Two interesting reports on the mystery of chronic fatigue syndrome. Could the cause of an outbreak in upstate New York be found by analyzing spinal fluid proteins?
The Wall Street Journal gave an update on the quest of Dr. David Bell to find the cause of an outbreak of the condition more than 15 years ago in the tiny farming community of Lyndonville, NY. One afternoon in 1985, eight children went sledding together. Within a few weeks they all got sick. And stayed sick, for weeks, months, years, never seeming to fully recover from swollen lymph nodes, muscle pain, fatigue, and other debilitating symptoms. Within two years, 214 people took sick with similar symptoms, 46 of them kids.
Bell kept a database of the patients and followed all the medical research to try to find the common cause. He sent blood samples to the Wistar Institute in Philadelphia, which founded a retrovirus in the blood of two-thirds of 30 pediatric and adult patients diagnosed with chronic fatigue syndrome. However, that theory that was shot down by the Centers for Disease Control, which couldn’t reproduce similar findings. In an all-too-common series of events, the thread was all but lost as researchers disagreed about protocols and definitions.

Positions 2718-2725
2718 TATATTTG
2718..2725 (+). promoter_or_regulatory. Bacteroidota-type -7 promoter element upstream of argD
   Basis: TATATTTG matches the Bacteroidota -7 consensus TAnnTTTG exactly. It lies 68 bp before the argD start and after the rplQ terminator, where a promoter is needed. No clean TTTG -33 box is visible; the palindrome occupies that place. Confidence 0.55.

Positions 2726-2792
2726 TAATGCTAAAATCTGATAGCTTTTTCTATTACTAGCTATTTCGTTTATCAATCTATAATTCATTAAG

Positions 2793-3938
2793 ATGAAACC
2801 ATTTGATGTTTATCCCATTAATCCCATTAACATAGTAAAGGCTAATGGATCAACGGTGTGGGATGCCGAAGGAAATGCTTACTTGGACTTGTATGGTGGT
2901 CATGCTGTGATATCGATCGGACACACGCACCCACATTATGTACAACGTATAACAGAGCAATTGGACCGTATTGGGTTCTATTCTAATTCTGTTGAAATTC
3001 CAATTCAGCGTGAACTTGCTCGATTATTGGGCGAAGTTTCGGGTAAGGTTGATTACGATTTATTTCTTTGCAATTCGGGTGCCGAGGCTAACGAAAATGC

Then in 2009, the journal Science published a paper in 2009 announcing that in 67% of the samples of 101 chronic fatigue syndrome patients, researchers had found a retrovirus called XMRV, Bell tracked down 20 of his former patients and tested them. The blood of 70% of them tested positive for XMRV-related viruses.
Now, could a new technique to analyze spinal fluid proteins lead to more conclusive answers?
“Spinal fluid is like a liquid window to the brain,” says Steven E. Schutzer, MD, of the University of Medicine and Dentistry of New Jersey – New Jersey Medical School. He and Richard D. Smith, Ph.D., of Pacific Northwest National Laboratory, have published findings in the journal PLoS ONE (February 23, 2011) that although symptoms of Lyme disease and chronic fatigue are similar, unique proteins discovered in spinal fluid can distinguish those two groups from one another and also from people in normal health. More interesting, they confirmed that both conditions affect the central nervous system — previously a point of dispute– and that protein abnormalities in the central nervous system are causes and/or effects of both conditions. It will be interesting to see if these biomarkers can shed any light on the retrovirus theory.